Serious question. I know of a child who at eight years old was instructed to help the operator of a table saw guide large (8 X 4 foot) plywood sheets through it. Neither operator nor child were wearing any safety equipment, such as eye protection. Child has no previous experience operating power equipment and very limited experience with woodworking. Table saw is over 20 years old, and it is unclear what safety features it has, if any. Operator believes this was safe and appropriate, because child was holding edge of plywood furthest from the blade.

What does the community here think? Is there ever an occasion in which a young child should be allowed to help with a table saw in such a manner? What could go wrong?

Edit: Operator has provided the below diagram and photo to support the idea that this was safe and appropriate. Could you also provide specific feedback based on this? It's not certain the representation is accurate, but let's assume it is.

Edit 2: Operator has stated that he enlisted child because he could not perform the job alone, specifically because he needed someone to hold the plywood "so that it would not bind the table saw blade." Also that child did not want to help, because he was scared, but operator made him help anyway.

Edit 3: It sounds like context is pretty important here, specifically how much one can trust the operator to do the right thing. I've tried to avoid biasing the question by mentioning for example that the child is my own, or that the operator had also recently poured gasoline on an open fire (which resulted in the can itself catching fire as well as a secondary fire), or that the operator keeps insisting these are both perfectly safe and appropriate. But it sounds like it's not possible to separate the judgment of the operator from this question.



  • 1
    I voted to close because this is primarily a question about parenting, not woodworking. It would better be rephrased as "is this technique safe with an inexperienced assistant". The question of if a child of a certain age should be involved in a potentially dangerous activity is NOT a woodworking question. I would suggest moving this to the parenting stackexchange site. Feb 22, 2018 at 23:40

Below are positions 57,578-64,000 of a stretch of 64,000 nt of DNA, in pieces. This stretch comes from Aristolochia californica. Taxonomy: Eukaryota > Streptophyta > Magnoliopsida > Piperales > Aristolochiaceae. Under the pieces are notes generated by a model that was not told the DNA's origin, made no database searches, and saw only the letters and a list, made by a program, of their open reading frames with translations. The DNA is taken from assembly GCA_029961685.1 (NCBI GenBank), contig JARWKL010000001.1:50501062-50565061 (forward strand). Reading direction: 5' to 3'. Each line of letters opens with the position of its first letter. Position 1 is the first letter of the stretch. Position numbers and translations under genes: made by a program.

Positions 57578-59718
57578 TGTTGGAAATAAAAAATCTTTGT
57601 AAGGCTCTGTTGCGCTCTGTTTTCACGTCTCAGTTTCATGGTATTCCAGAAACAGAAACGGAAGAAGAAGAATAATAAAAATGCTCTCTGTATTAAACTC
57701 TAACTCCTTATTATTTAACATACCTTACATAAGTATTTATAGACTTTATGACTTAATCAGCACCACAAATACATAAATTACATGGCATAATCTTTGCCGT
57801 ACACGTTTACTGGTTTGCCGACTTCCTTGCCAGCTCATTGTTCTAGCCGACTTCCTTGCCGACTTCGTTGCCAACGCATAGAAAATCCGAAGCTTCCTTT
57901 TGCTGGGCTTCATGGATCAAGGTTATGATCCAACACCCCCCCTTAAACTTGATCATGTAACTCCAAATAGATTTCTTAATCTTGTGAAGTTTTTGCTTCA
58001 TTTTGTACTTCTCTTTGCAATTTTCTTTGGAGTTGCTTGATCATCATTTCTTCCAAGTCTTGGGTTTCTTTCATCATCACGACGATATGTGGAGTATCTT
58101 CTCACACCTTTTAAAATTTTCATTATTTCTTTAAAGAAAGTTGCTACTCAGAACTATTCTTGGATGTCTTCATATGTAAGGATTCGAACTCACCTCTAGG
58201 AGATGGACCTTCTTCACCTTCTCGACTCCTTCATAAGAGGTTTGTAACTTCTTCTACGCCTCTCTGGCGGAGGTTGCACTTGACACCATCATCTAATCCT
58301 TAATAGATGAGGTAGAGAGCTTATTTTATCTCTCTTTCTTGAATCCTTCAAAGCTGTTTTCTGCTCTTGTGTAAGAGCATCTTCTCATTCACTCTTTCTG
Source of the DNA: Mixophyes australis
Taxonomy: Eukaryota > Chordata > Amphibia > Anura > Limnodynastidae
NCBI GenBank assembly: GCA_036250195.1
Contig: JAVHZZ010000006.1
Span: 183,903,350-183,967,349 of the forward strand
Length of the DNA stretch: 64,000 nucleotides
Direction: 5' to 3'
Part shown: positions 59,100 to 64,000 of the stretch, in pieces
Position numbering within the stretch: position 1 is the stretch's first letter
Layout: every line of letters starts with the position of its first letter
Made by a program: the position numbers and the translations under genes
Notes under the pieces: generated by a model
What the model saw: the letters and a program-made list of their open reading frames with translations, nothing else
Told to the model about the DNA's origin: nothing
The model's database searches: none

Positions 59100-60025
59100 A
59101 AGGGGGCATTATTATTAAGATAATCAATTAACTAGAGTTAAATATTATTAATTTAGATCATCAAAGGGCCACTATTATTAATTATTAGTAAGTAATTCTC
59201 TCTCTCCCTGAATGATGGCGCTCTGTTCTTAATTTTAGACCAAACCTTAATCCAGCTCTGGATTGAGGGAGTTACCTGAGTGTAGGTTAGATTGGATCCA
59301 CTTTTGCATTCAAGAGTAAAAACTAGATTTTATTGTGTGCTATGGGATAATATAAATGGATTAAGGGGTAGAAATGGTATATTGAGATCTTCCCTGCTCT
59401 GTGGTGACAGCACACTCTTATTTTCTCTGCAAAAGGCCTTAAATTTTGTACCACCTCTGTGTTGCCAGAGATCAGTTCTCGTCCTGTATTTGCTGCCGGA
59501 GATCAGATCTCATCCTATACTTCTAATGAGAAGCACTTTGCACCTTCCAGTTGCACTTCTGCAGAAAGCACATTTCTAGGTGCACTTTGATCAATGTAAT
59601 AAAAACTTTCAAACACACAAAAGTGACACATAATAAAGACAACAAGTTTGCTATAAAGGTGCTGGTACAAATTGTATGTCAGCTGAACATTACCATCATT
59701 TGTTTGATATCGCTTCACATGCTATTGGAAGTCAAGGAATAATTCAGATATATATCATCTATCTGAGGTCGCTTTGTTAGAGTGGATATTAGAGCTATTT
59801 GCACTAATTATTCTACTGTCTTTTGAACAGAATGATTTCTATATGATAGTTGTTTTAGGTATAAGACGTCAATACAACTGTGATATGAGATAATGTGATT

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    You make a good point about rephrasing, though there are some things I might not think about (i.e. height) that make it hard for me to do that myself. Regardless, it seems like it is still a good question for this site because, to assess risk and appropriateness for all participants, one needs expertise specific to table saws.
    – concern08
    Feb 23, 2018 at 0:35

4 Answers 4


TL/DR: child should not have been used as an operator.

Other answers go into more detail, but the thing that jumped out at me was that the child could unwittingly twist the ply off the fence, which could throw the entire piece at the operator and possibly slice the child on the way by.

As shown, this setup could be managed competently by one person.

If the individual wasn't comfortable solo cutting, they should have considered alternatives like crosscutting the sheet with a circular saw and edge guide and then finishing for width on the table saw.

I would have also liked for hearing protection to be used, but that's just a grumpy half-deaf carpenter talking.

  • 1
    I'd say hearing protection is probably the most important part of this.
    – WhatEvil
    Feb 27, 2018 at 13:51

Is there ever an occasion in which a young child should be allowed to help with a table saw in such a manner?

If there is a situation where an 8-yo could help with cutting on a table saw, this is probably it.

From your diagram, it appears that the child must have been about 7 feet from the blade. I don't think there's much risk of the child being injured by the blade at that distance. The child is also standing well to the side of the saw.

What could go wrong?

The real risk, as far as the blade is concerned, is to the operator: if the child were to push laterally on the plywood, then it's possible that the back of the blade could grab the plywood and hurl it at the operator.

Another blade-related risk is that the child might somehow distract the operator, who would understandably want to keep a close eye on the kid for the kid's own safety, and an accident could somehow result.

Lack of eye protection is something of a concern. Again, with the child standing 7' to the side of the saw, it's unlikely that any chips would be thrown at the kid. The operator is a bit more at risk. Mainly, though, I'd want to have both operator and kid wear safety glasses just to teach the lesson that one should always wear safety glasses when operating woodworking machines.

Dust could also be a concern. The shop looks well ventilated, and again, the kid is well away from the action, but wood dust isn't great for lungs of any age.